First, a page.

The original Employment Insurance program allowed you to supplement your income with other work, to a maximum of 1/3 of your income, while also receiving EI benefits. However, if you happen to earn more, then Service Canada normally clawed your EI benefits back, dollar for dollar. We are unsure about similar allowances under the CERB at this time.
Also, the federal government allowed employers to offer employees job-sharing options to prevent complete layoffs. Here, you could continue to earn up to 2/3 of your salary and the EI program would come through with the balance, up to a maximum allowable amount. With the EI program temporarily becoming the CERB, we do not know how job-sharing options will work. We will provide details if and when they become available.
Note that if your employer is considering job-sharing options at your workplace, they cannot unilaterally impose terms on you. They require explicit agreement from affected employees groups and the arrangement can last up to 35 weeks. Employers may not necessarily issue ROEs in this case, however, they must initiate the application with Service Canada.
Termination or Layoff?
Employees should also recognize the difference between a legally sanctioned layoff, a sham layoff, and a termination. The COVID-19 pandemic offers employers a legitimate reason for laying staff off. You must ensure you understand whether this is a temporary layoff or a permanent termination.
The law requires employers to offer you notice or termination pay commensurate with your circumstances if they end your employment permanently. This makes terminations expensive for employers, particularly when they involve long-term and senior employees. Your employer could try to avoid the impending “butchers bill” by disguising your termination as a layoff.
Threat Of A Recession
If the pandemic continues for many more weeks, economists predict the economy will teeter towards a recession. During this time, a majority of employers will genuinely do whatever they can to preserve jobs. However, we advise employees to remain vigilant about your rights during these trying times. As employment lawyers, we have witnessed how unscrupulous employers maneuver to avoid their legal obligations. Tenured and senior employees remain particularly vulnerable to such foul play if your employer believes a junior employee could perform your job for less pay.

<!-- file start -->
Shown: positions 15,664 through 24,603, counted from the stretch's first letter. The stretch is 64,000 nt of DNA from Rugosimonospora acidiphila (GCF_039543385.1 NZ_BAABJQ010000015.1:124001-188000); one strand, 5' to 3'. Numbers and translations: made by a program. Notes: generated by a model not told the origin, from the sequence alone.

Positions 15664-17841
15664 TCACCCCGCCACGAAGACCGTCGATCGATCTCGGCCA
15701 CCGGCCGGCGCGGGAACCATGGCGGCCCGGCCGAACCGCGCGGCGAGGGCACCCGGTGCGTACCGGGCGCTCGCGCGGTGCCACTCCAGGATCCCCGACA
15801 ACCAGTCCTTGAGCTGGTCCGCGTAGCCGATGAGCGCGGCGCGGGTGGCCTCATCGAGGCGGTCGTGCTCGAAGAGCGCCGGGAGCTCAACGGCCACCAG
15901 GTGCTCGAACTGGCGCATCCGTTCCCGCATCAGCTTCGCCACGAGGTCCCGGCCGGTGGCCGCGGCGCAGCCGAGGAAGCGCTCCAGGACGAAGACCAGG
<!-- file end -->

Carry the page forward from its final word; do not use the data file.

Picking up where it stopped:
Accordingly, these employers will begin a campaign of unpredictable and ad-hoc layoffs over the next little while, citing the economic downturn as a reason. Others will start to bully and treat you poorly. Others yet may try to unilaterally change terms of your employment, reduce bonus payments and alter pre-agreed commission rates. Recognize these as attempts to frustrate you into quitting. Unwilling resignations constitute a constructive dismissal and all situations described above remain completely against the law.
In this situation, you require legal assistance. Contacting us right away will allow us to act swiftly to preserve your job, or to negotiate a fair severance package for you. Lecker & Associates has represented employees for over 35 years. Wrongful dismissal and negotiating severance packages are a cornerstone of our practice. If you believe your employer has not acted fairly with you during the COVID-19 pandemic, contact us.
About the Authors
Jordan Reiner, B.A., M.A., LL.B., is an employment lawyer and partner at Lecker & Associates. He takes the lead on counselling clients with their employment contract negotiations and aggressively advocates for them against human rights violations, wrongful & constructive dismissal.
Bram Lecker, B.A., LL.B., is the Principal of Lecker & Associates and one of the most experienced employment lawyers in Ontario. Consistently ranked among the top three in Toronto, he actively plays a role in all client cases primarily as a mentor and steady hand to his stellar team.